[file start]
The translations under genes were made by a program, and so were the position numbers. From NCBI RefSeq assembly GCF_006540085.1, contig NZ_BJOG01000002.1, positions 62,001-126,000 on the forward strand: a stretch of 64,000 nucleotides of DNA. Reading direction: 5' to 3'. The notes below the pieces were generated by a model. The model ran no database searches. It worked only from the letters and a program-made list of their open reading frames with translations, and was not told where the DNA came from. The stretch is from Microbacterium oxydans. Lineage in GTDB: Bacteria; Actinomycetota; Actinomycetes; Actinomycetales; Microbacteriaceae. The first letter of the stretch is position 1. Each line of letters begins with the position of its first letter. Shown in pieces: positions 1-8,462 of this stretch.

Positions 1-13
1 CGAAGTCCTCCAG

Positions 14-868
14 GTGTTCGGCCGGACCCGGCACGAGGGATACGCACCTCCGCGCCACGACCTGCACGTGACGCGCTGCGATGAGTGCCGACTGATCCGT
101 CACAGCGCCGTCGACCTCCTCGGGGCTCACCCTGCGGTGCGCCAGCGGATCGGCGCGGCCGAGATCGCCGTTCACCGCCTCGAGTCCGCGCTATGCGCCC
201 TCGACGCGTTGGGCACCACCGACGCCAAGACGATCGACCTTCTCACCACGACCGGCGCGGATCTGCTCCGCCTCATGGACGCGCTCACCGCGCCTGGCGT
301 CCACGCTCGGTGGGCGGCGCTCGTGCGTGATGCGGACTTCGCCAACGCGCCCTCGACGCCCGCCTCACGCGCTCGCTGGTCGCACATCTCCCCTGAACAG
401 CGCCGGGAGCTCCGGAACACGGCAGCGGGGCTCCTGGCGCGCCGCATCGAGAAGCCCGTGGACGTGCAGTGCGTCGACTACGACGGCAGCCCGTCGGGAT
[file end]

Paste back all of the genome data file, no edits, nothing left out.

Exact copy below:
The translations under genes were made by a program, and so were the position numbers. From NCBI RefSeq assembly GCF_006540085.1, contig NZ_BJOG01000002.1, positions 62,001-126,000 on the forward strand: a stretch of 64,000 nucleotides of DNA. Reading direction: 5' to 3'. The notes below the pieces were generated by a model. The model ran no database searches. It worked only from the letters and a program-made list of their open reading frames with translations, and was not told where the DNA came from. The stretch is from Microbacterium oxydans. Lineage in GTDB: Bacteria; Actinomycetota; Actinomycetes; Actinomycetales; Microbacteriaceae. The first letter of the stretch is position 1. Each line of letters begins with the position of its first letter. Shown in pieces: positions 1-8,462 of this stretch.

Positions 1-13
1 CGAAGTCCTCCAG

Positions 14-868
14 GTGTTCGGCCGGACCCGGCACGAGGGATACGCACCTCCGCGCCACGACCTGCACGTGACGCGCTGCGATGAGTGCCGACTGATCCGT
101 CACAGCGCCGTCGACCTCCTCGGGGCTCACCCTGCGGTGCGCCAGCGGATCGGCGCGGCCGAGATCGCCGTTCACCGCCTCGAGTCCGCGCTATGCGCCC
201 TCGACGCGTTGGGCACCACCGACGCCAAGACGATCGACCTTCTCACCACGACCGGCGCGGATCTGCTCCGCCTCATGGACGCGCTCACCGCGCCTGGCGT
301 CCACGCTCGGTGGGCGGCGCTCGTGCGTGATGCGGACTTCGCCAACGCGCCCTCGACGCCCGCCTCACGCGCTCGCTGGTCGCACATCTCCCCTGAACAG
401 CGCCGGGAGCTCCGGAACACGGCAGCGGGGCTCCTGGCGCGCCGCATCGAGAAGCCCGTGGACGTGCAGTGCGTCGACTACGACGGCAGCCCGTCGGGAT